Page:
Sunday, May 19, 2013

Quarriors Review

Quarriors was released in 2011 by Wizkids, and was designed by Eric M Lang and Mike Elliot.  Mike Elliot may be chiefly known because of Thunderstone, and Eric M Lang has designed numerous of my favorite games.  Namely Chaos in the Old World, Warhammer Invasion and Star Wars: The Card Game.

I discovered Quarriors at Gencon in 2011.  It was absolutely dominating the show.  Everywhere you looked there was Quarriors.  A friend I traveled with who is an aspiring game designer silently cursed when I told him someone had done a deck building game but with dice.  He'd been slowly cooking up a similar idea and didn't appreciate that someone beat him to the punch.

Whatever resentment he may have harbored didn't stick around long as I, and nearly every person I met, played complete games of Quarriors at the demo booth, and then quickly purchased our own copies.  For the rest of the show, it was a constant question of "Your copy or mine?" whenever there was downtime to play a game.

Rule Summary

In Quarriors, each player starts with a bag full of dice.  They'll have 8 basic quiddity and 4 assistants.  Then in the "wilds" there will be more dice set out that players can purchase.  3 basics, 3 spells and 7 creatures will have cards laid out, with 5 of their accompanied dice.  On their turn, a player will draw 6 dice from their bag, roll them, and then perform actions.

The Wilds

Some dice provide quiddity, the currency of Quarriors.  Quiddity can be spent to "capture" new dice from the wilds.  Once captured, the quiddity used goes to a spent pile, and the new die goes to the used pile.

Other dice are creatures, and cost quiddity to summon.  Once summoned, a creature goes to a players ready area.  A newly summoned creature attacks all the other creatures in foreign ready areas.  Creatures that are killed go to their owner's used pile.

From left to right: Quiddity, Creatures and Spells

The third type of die is spells.  Spells cost nothing to ready, stay ready until you use them, and can be used to augment certain actions.  Some spells buff a creature, or kill a creature.  Other spells just provide extra quiddity on your turn, or capture extra dice.  One very rare and very expensive spell just straight up awards you glory.

From here there are two different ways to play.  In the basic game, players may capture one new die per turn.  Then, when they summon a creature, and if it survives until the beginning of their next turn, they may score it.  They simply move it to their used pile, and may "cull" any die in their used pile back to the wilds.  They then earn "glory" for that creature as printed on it's card.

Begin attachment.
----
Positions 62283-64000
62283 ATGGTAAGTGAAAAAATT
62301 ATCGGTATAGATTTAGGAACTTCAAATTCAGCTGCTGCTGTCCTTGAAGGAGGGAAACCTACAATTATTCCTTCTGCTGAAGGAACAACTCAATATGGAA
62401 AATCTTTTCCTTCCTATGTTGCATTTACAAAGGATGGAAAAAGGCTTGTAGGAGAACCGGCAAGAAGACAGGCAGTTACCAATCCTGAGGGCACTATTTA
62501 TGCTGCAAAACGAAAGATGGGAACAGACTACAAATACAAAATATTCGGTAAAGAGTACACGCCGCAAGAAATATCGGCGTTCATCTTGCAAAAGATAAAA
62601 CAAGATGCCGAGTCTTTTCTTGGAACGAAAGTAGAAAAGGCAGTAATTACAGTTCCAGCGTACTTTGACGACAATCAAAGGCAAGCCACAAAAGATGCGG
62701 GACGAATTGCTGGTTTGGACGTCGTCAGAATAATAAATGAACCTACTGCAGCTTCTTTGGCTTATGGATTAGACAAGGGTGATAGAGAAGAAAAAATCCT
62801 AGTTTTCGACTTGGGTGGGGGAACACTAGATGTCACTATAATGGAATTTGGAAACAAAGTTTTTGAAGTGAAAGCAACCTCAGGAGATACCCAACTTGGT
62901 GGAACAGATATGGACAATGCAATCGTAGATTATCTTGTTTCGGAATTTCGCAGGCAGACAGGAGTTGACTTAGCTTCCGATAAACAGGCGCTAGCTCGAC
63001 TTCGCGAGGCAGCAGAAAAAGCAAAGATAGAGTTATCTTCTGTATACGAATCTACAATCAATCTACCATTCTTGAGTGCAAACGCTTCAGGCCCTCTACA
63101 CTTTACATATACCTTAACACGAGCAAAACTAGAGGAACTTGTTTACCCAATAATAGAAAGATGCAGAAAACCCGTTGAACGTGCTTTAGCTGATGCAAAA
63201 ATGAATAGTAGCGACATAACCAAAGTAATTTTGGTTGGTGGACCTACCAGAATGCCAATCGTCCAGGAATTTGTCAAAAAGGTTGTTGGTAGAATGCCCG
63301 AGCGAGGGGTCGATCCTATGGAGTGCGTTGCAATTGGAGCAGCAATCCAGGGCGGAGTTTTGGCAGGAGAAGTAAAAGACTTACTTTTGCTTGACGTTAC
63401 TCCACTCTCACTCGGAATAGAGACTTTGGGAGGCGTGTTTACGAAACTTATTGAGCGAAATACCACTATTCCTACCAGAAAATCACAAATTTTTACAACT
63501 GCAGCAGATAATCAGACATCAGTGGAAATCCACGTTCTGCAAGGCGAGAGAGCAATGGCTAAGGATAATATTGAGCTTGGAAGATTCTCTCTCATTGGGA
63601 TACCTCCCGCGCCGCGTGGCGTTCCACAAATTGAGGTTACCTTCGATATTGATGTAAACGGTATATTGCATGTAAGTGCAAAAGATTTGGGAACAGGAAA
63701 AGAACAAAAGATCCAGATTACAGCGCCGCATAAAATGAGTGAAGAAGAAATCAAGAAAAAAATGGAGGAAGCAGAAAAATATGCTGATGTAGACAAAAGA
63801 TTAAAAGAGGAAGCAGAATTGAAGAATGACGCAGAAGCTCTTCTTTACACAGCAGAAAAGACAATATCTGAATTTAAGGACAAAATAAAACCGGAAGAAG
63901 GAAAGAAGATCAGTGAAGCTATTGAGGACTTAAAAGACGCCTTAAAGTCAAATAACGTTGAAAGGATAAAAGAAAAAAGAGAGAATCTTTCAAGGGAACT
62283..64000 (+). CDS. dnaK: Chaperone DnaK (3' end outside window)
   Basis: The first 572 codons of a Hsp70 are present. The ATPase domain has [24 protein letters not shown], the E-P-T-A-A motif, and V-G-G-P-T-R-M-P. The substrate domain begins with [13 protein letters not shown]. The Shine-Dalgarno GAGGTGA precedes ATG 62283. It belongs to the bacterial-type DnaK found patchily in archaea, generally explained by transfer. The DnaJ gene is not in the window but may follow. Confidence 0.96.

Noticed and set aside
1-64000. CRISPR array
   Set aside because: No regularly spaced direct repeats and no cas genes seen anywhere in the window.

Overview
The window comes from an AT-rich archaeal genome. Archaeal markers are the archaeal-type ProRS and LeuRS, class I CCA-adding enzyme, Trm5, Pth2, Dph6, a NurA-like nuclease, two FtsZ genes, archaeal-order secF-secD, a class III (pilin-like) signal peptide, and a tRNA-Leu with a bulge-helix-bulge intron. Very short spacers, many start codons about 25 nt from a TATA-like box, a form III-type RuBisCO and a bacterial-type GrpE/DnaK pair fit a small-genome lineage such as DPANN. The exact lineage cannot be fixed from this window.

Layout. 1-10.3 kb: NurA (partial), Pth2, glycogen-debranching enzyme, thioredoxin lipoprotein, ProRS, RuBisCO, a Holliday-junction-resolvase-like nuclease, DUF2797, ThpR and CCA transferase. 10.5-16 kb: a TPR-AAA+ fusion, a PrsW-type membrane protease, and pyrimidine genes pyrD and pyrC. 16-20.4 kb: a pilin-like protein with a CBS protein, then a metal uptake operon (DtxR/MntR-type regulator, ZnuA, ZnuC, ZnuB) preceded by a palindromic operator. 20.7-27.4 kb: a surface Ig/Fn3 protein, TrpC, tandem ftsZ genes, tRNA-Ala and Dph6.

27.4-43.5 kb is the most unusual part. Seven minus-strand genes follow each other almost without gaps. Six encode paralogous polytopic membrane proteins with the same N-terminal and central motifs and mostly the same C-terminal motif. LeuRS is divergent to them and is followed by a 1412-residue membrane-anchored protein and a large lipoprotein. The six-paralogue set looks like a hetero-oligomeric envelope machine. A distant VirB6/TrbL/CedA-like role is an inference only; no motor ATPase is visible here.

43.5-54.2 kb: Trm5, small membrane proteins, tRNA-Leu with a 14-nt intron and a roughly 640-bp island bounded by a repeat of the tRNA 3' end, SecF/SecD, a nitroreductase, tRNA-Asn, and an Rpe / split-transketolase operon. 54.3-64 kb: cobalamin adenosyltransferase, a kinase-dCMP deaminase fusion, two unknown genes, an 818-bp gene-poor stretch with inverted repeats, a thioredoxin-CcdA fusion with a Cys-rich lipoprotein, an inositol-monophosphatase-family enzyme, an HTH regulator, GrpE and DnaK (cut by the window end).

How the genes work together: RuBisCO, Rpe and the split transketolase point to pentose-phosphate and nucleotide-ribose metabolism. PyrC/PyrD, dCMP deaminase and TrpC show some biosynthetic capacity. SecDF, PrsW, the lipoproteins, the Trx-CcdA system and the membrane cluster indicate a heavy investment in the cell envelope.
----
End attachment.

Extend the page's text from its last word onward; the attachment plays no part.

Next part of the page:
In the advanced game, players may purchase two dice on their turn.  Plus, when they summon a creature, and it survives until their next turn, in order to score that creature, they must cull it to the wilds.  No other die may be culled to the wilds.  However players may choose to keep that creature, and score no glory.

Aside from those two variants, everything else proceeds the same.  The first player to earn 12, 15 or 20 glory, which depends on the number of players, wins!

Timelapse of play

How accessible is the game to new players?

Quarriors will be immediately accessible to anyone who has played a deck builder before.  But even if they haven't, the concepts of building a dice pool, and cycling through it, are in some ways more intuitive than a card pool.  After all, in Dominion, inevitably someone will purchase a card and try to place it in their hand.  In Quarriors nothing else makes sense but putting it in your used pile.  Perhaps tossing it in the bag immediately might occur to some people.  But since you don't have a "hand" of dice, the next most intuitive place for new dice is the used pile.  The other minor stumbling point for Dominion is that people always start off thinking that when you use your treasure cards, you spend them forever.  Because people are generally trained to discard used cards forever.  That doesn't make any sense when you are presented with a pouch full of dice.

The dice are also a fantastic hook for casual players.  They are easy on the eyes, colorful, and it's just fun to roll a fist full of dice.  The basic game also has very simple decision making, allowing casual players to grasp the valuation of their options very quickly.

What could have been done better?

Each die has numerous cards for it.  Only one will come out in any session, and it will imbue the die with a variety of special abilities.  For example, the goblin might allow you to roll more dice the turn after it gets killed in one game.  Then in another game, it has extra defense for each other creature that is out.

The three different types of goblins.
Don't forget which one is out this time!
However, the system of having the die's abilities separate from the die itself causes casual players to forget what they do.  It can take a long time to condition players to always look at a die's card to make sure they are using it's special abilities.  In fact, many times even experienced players forget to check.

I'm not really sure how to draw attention back to the cards when a player is fixated on their dice.  In a perfect world, there would be a copy of each card for each player.  That way when they purchase a die, they could place a copy of that card in front of them for reference.  Though in reality, this would result in more clutter, and likely less card variety.  Instead of being able to include 3 or 4 versions of each creature, they would only be able to include 1, maybe 2 if we were lucky.  But still, in a perfect world, I would have liked to see a copy of each card for each player.

How does the new player versus old player match up go?